The right to housing is a guaranteed human right in Brazil’s constitution; however, people living in informal settlements, known as favelas, constantly face many barriers in the fulfillment of this guarantee. Although citizens have the right to legalize ownership of the land on which they reside, many obstacles exist within this process. In response to these obstacles, Habitat for Humanity Brazil is working to improve secure land tenure for families living in favelas to ensure that they do not have to relocate, and also to make sure that conditions are adequate and safe.   

Habitat Brazil focuses its advocacy efforts in the state of Pernambuco, located in the Northeastern region of Brazil. Due to the national context, such as the arrival of the new government, Habitat Brazil, has been focusing its advocacy efforts in the state of Pernambuco for the past two years. But Habitat Brazil has had advocacy efforts on national, state and municipal levels. Habitat Brazil is coordinating members of the National Forum for Urban Reform, which conducts advocacy on a national level, and in other councils and forums on local levels. The current barriers to slum upgrading initiatives are high because the Brazilian government is not prioritizing slum upgrading, resulting in scarce resources and funds to improve the conditions for families living in favelas. Due to lack of resources and funds to regularize land tenure, families live in constant fear of eviction, as they do not have recognized rights to the land they reside on—even though they may have been living there for decades.

In response to this, Habitat Brazil advocates for housing in more central areas and also advocates to prevent eviction, and developed a study on living conditions by compiling a large amount of land tenure cases. The study shows that in some instances families live in fear of losing their land which they depend on to survive, and in many cases can wait up to 20 years for their case to be resolved because a proposed policy has not yet been considered by the government or because it depends on the view of the judge who is discerning the case. Using the collection of land tenure cases from the study and by partnering with public ministries, Habitat Brazil conducted a workshop that involved members of the judiciary. These members included judges, defenders and prosecutors who work directly with land tenure cases. Even the president of the justice system of Pernambuco participated.

Through this collaborative effort Habitat Brazil went from having four favorable decisions, such as the right to continue living on the land and giving them tenure of that particular plot, to having over 150 favorable decisions within two years. A major success from this is that the judiciary system of Pernambuco now recognizes that these land issues do exist, where it did not in the past. It is now formally recognized by the local government that housing rights need to be guaranteed, informal settlers are a part of the state and have the right to adequate housing.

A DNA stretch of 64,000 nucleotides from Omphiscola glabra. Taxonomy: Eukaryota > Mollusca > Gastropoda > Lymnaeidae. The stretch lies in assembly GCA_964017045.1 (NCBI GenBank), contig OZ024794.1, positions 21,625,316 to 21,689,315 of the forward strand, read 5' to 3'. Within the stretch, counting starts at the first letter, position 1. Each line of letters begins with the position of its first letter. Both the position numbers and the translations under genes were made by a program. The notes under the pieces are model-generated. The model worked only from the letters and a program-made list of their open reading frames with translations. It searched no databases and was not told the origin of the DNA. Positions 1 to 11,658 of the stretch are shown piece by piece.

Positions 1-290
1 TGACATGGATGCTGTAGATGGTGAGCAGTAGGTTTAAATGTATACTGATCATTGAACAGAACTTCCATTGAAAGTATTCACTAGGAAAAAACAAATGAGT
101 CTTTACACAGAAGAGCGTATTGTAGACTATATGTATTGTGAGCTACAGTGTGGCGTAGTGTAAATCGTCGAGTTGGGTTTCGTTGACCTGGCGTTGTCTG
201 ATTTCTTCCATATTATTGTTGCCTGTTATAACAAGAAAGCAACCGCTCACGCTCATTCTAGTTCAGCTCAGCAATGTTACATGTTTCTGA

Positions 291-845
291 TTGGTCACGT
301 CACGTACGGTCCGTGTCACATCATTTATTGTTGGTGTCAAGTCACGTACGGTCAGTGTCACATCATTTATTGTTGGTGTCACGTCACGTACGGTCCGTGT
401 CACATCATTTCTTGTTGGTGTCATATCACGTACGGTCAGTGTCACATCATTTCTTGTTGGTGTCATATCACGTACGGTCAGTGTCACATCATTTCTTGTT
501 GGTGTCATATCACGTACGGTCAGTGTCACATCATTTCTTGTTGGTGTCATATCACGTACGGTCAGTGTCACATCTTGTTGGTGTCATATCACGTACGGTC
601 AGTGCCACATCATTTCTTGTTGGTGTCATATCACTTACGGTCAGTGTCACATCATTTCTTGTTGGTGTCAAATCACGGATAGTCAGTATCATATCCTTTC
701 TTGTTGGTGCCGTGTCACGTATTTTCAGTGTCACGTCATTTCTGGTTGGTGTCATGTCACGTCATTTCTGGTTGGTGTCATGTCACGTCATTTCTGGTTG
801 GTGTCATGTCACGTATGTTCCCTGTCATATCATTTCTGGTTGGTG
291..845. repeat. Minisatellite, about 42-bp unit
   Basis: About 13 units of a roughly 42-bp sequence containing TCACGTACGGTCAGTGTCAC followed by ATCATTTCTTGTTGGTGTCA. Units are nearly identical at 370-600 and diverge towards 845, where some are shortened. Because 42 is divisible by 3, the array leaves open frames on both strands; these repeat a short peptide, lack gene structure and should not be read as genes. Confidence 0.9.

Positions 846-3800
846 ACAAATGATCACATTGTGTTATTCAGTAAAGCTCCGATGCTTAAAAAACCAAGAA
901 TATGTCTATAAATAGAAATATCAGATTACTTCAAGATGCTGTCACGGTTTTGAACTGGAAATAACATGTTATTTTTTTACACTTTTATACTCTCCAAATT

Because of this recognition, families are not forcefully removed at the same rate from their homes like they were before. Families have a sense of security that their houses will not be taken away without an advocacy rebuttal. This sense of empowerment and pride encourages communities to work collectively towards securing land tenure, as it is more effective when communities advocate for themselves in greater numbers. Nonetheless, forceful evictions still remain a big problem for the inhabitants.

Habitat Brazil also advocates to ensure that in the case there is public intervention, the family will have the right to fair financial compensation for their property. When a family does not have the deed to their land, they often receive such little compensation that they are unable to relocate elsewhere.  

Reflecting on the challenges of these barriers, Habitat Brazil utilized three strategic methods to increase secure land tenure. Firstly, collaborating with the public ministry was a fundamental part of its advocacy efforts. Secondly, Habitat Brazil found great success in advocating and basing policy solutions on data, such as from the land tenure case studies, because it is difficult for others to dispute the current conditions of the informal settlements within the state of Pernambuco when there is hard evidence. Presenting this hard evidence was an essential step in the process so that governing bodies recognize that the right to land should be extended to all. Thirdly, working in coalition brought greater results to create the biggest impact.

Habitat Brazil has increased land tenure for many and influenced policy related to housing rights. In the future, Habitat Brazil wishes to broaden alliances and actions to other regions of Brazil and will continue to map land conflicts in hopes of finding even more solutions, create policies and resolve land conflicts to improve access to land for housing.